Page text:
There’s a sort of magic that happens during a good gig. The electricity of the crowd, the intoxicating concoction of nerves and excitement emulating off the band; the vibes built to connect a room full of strangers. However, let’s not forget the person behind the scenes who made all of this happen, the live events organiser. Diligently conducting the night and putting together all the pieces leading to a its climactic crescendo of energy.
ALT-MU Music Editor, Tuala Kiernan, recently attend a Riff Taff music networking event in Brighton and met the organiser Ivan Roberts. We found out what it took for him to be a successful Live Events Organiser and how that eventually evolved into him becoming a Music Networker:
Where did your love of music start?
It started in my late teens. A close group of friends took me a long to rock and metal shows and I absolutely got the bug. Loved it. As I grew older I became a sort of gig junkie, so to speak.
You started as a Live Events Organiser. In your own words, can you explain to us what that is and what it entails?
Well, it’s someone who does all the groundwork to put gigs and events on. I like to pride myself by making sure the band know exactly what time they were sound checking, what they had to bring along and what their set times were. I’d like to put my heart and soul into something and make sure a night would run as smoothly as possible. If you’re going to put a gig on you need to do it properly.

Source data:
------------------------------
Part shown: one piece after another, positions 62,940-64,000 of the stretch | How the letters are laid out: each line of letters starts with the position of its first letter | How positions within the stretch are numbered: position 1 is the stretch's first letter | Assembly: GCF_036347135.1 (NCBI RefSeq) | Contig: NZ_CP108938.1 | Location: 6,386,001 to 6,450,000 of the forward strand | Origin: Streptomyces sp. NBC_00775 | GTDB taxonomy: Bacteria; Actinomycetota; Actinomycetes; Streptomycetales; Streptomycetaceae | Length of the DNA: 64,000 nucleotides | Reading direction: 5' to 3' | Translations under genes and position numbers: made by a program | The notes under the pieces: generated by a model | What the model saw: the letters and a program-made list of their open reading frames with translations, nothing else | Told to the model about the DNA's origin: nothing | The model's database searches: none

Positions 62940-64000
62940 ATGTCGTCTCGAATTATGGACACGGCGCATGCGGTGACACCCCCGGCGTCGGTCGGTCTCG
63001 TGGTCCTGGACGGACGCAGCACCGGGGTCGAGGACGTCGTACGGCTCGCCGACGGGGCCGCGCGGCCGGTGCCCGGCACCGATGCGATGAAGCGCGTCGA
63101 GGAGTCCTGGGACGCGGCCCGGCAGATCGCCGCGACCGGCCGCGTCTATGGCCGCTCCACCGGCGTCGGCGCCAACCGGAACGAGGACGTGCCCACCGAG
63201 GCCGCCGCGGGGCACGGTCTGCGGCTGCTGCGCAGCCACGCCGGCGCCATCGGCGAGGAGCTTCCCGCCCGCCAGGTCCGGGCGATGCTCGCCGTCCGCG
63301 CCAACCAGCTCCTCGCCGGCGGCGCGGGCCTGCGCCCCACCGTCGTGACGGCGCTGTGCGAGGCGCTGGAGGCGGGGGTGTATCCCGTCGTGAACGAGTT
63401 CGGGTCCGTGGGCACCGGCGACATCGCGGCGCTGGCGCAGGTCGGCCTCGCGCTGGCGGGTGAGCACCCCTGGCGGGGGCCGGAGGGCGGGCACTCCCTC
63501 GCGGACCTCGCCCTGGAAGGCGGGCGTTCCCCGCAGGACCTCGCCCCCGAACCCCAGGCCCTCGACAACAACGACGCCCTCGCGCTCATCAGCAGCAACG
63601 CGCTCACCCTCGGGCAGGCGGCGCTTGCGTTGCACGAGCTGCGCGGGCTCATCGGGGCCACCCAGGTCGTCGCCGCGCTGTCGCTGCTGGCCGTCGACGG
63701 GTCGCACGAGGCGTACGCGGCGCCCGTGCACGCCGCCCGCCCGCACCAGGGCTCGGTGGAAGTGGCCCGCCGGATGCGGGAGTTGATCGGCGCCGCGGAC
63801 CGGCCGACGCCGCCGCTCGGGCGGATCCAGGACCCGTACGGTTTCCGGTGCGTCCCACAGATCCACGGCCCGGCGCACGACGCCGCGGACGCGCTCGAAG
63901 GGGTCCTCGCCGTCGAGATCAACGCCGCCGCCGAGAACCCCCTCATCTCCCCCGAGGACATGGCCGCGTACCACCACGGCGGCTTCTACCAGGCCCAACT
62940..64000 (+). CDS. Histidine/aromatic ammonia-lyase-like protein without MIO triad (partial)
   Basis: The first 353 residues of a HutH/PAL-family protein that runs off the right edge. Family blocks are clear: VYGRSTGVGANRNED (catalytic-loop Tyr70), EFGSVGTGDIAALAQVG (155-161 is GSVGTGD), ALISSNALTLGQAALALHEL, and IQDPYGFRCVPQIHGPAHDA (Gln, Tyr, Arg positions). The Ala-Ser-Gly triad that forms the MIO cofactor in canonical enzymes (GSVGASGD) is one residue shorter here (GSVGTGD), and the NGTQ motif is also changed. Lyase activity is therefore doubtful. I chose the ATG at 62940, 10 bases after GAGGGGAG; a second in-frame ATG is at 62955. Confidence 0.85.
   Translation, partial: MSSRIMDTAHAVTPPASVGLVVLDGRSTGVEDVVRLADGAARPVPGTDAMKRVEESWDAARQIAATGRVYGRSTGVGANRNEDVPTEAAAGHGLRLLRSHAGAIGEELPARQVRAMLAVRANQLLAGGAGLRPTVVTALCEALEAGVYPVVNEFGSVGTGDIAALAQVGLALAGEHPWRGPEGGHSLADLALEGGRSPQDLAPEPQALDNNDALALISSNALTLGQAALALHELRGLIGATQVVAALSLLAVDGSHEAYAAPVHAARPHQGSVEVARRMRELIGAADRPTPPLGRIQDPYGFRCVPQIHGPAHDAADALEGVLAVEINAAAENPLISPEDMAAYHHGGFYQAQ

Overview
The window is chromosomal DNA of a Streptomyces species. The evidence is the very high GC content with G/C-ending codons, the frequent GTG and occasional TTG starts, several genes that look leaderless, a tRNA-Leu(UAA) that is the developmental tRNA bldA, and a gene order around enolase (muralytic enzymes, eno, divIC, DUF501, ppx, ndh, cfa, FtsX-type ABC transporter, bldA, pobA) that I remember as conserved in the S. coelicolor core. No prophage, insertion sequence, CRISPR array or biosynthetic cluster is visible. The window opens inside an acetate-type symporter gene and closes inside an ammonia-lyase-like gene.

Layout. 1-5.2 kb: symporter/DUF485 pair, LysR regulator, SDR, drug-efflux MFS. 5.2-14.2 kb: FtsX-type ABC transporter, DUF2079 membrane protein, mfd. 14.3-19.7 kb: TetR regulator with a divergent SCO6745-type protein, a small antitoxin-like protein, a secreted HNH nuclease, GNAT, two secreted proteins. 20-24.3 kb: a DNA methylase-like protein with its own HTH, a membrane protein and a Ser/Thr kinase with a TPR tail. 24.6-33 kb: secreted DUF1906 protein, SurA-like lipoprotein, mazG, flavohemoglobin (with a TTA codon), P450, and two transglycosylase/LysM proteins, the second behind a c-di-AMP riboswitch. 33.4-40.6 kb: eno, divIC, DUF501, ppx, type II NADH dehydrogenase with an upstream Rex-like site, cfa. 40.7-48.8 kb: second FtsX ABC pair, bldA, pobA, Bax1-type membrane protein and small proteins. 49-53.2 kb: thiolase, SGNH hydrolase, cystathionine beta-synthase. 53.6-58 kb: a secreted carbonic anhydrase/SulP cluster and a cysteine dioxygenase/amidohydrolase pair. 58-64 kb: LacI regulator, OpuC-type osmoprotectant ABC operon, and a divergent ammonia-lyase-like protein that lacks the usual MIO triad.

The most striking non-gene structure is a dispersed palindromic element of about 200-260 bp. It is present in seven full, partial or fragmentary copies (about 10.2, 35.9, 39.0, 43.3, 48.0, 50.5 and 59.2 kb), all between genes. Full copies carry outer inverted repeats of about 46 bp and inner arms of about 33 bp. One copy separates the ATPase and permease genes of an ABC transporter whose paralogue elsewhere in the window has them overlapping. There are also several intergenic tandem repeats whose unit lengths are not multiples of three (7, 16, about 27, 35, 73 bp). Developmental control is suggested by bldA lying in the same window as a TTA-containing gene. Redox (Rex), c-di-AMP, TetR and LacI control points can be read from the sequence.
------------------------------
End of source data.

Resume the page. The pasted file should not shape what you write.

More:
How would you describe the typical day of a Live Events Organiser?
Well, being single helps [laughs] when you’re fitting it around a full time job as well. I spend a lot of my spare time sending emails and calling around really.
Sounds like it keeps you busy. So, how would you usually approach putting on a gig? Do you tend to approach the venue first and then the bands or visa versa?
Generally you make a connection with the venue and then use them again and again. You can then call around and get the bands together. It’s about making that initial consultation, then once you’ve put on one or two shows and they’ve proven successful the venue would usually happy to have you back for more.
So, do you do all of organisation single handedly?
I have collaborated on some gigs but I tend to do it alone. You collect a wealth of bands that you use for different gigs and occasionally I contact someone to enquire about a certain band in their circle.
Tell us about the common problems you might face?
Oh, where do I start. [laughs] Well, you put a lot of effort into putting a gig together and then at the last minute someone might pull out. I’ve had bands pull out, like, two hours before a gig. It makes it a little hard to find a replacement. It’s quite a common occurrence.
If a band were to drop out just before a gig, how would you resolve that?
There’s not really much you can do. I would just explain to the crowd what’s happened. Depending on the circumstances I may knock a little off the ticket price, but that’s all you can do, really – apologise and get on with the show.
How do you stay up to date in such a vast a growing industry?
Social Media is key. Bands get sent your way when you build connections and they approach me now but I trawl through Soundcloud, ReverbNation Bandcamp etc.
At what point did you decide to start putting on Networking Evenings?